In last month’s blog, I promised we’d go into more detail for a use case of classification machine learning algorithms. Today, let’s see if we can predict foreign economic aid disbursement categories using machine learning techniques. Using the following chart, we decide to use classification algorithms since we are trying to predict a category from our data and it is labeled (more on that later). Now let’s dive into the details a bit more at the problem we’re trying to solve using data science.
Foreign assistance has the potential to promote America’s interests, improves lives abroad and contribute to the United Nations Sustainable Development Goals. What if decision makers could use data science techniques to predict an approximation of how much aid they would receive? Countries could plan for the future by knowing how much aid they will receive. This project was a part of the Applied Machine Learning class I took as part of my Data Science Master’s program at Indiana University in the Spring of 2017. In this project, I extracted economic aid disbursement amounts in US dollars from the U.S. Agency for International Development from 2014 to 2016 for 176 countries using the freely available data source – explorer.usaid.gov. Economic aid is defined as being used for programs with a development or humanitarian objective.
The data was cleaned into a pandas data frame (think rows and column format like in Microsoft Excel) in Python 3.5 with three features: “2014”, “2015” and “2016”. The economic aid disbursement values are shown in US dollars for a few of the countries.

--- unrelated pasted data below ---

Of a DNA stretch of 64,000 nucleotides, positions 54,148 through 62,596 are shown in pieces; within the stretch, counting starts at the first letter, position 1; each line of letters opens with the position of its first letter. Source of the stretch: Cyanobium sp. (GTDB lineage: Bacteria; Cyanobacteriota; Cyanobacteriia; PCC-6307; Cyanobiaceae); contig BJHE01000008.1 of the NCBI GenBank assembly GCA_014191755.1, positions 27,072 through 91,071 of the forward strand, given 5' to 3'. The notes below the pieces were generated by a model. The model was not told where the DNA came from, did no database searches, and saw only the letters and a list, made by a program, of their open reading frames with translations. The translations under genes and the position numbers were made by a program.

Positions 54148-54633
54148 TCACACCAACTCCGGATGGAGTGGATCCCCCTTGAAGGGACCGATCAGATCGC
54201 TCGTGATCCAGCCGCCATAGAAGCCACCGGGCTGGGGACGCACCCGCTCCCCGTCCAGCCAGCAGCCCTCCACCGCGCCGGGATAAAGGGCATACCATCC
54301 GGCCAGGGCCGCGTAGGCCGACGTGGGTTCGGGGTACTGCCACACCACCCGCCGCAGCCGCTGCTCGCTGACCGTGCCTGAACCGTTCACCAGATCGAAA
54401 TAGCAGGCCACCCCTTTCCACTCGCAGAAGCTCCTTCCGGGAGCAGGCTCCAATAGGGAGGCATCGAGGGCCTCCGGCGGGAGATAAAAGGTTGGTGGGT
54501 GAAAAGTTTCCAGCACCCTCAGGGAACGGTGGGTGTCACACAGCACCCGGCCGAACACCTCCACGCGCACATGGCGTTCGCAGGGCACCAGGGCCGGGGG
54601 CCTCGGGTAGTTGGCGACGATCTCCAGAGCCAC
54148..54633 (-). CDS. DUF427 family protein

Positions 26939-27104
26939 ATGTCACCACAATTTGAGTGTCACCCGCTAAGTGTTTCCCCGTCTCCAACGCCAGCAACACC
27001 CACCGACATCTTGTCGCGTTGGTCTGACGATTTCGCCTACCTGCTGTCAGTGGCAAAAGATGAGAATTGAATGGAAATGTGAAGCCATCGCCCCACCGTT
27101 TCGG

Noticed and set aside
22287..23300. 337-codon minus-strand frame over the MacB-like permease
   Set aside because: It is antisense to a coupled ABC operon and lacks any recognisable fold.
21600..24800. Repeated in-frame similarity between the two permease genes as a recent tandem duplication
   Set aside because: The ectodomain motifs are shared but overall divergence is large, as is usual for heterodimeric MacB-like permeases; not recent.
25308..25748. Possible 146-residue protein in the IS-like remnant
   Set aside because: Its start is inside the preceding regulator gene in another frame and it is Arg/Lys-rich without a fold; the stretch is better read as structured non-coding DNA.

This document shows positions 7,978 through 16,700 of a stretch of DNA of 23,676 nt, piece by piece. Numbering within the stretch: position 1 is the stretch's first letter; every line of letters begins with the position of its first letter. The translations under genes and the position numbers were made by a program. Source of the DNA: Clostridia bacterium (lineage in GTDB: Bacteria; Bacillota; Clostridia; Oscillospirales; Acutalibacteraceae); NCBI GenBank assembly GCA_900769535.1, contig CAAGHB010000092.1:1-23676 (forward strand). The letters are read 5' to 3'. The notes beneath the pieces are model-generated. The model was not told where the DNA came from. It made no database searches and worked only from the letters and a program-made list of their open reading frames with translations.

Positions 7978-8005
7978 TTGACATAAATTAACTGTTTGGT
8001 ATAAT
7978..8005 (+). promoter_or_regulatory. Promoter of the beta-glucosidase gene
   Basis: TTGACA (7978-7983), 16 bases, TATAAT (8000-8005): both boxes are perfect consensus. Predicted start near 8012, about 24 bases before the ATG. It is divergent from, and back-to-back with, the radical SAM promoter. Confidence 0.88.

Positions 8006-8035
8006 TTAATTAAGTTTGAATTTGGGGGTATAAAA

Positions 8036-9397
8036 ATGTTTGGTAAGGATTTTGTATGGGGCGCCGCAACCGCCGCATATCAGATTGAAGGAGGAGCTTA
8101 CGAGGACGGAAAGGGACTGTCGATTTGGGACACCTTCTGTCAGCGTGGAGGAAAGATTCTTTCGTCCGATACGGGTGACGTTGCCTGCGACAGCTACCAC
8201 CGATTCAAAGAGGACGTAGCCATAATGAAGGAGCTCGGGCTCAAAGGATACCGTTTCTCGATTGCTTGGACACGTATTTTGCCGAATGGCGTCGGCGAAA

As you can begin to see from this sample data, the numerical values vary quite significantly from year to year. (Here’s a link to the entire cleaned dataset). For example the maximum difference in Benin from 2014 to 2015 is $27 million and between 2015 and 2016 in Guinea, the difference is $67 million. Eighty-one percent (143) countries had aid amounts decrease by more than 15% in 2016. Twenty percent of the countries (36 countries) that received economic aid in 2015 received no economic aid in 2016. According to the World Bank’s calculations, aid remittance to developing countries decreased by 2% cumulatively in 2016.
All 176 countries had data for at least two of the three years during the studied time period of 2014-2016. Thirty seven countries (21%) were missing a value for at least one of the years. The missing values were assumed to be independent of their features and to occur at random. In order to avoid having a reduced model that would exclude countries, the missing value was replaced with a calculation of the average of the two existing values in a manner similar to work by Saar-Tsechansky.
Linear and logistic regression classifiers were used to predict the 2017 economic aid amounts using the historical 2014, 2015 and 2016 data. Since the accuracies of these classifiers was 0, my project partner and I decided to encode the aid data into categories. A value of 1 is given for aid values less than $5 million and category of “Micro”. A value of 2 is given for aid values between $5 to $20 million and a category of Small. A value of 3 is given for aid values between $20 to $50 million and a category of Medium. A value of 4 is given for aid values between $50 to $100 million and a category of Large. A value of 5 is given for aid values between $100 to $200 million and a category of X-Large. A value of 6 is given for aid values over $200 million and a category of Substantial.
|Economic Aid Disbursement||Category||Value|
|$50,000,000 – $100,000,000||Large||4|
|$100,000,000 – $200,000,000||X-Large||5|
There were 528 observations (176 countries * 3 years) in the final dataset. Over half of the economic aid from 2014-2016 fell into one of two categories – Micro (less than $5 million) or Substantial (more than $200 million). Machine learning models predicted the 2017 categories of economic aid disbursement. A baseline accuracy was calculated by looking at the highest number of correct predictions for all of the years (104/176) and was 59.1%. K-nearest Neighbors had the highest accuracy of 93.18%, support vector machine 92.04% and decision tree and Naive Bayes 90.91%.
Now that we’ve looked at regression and classification machine learning case studies, in the next blog I’ll explain a clustering case study.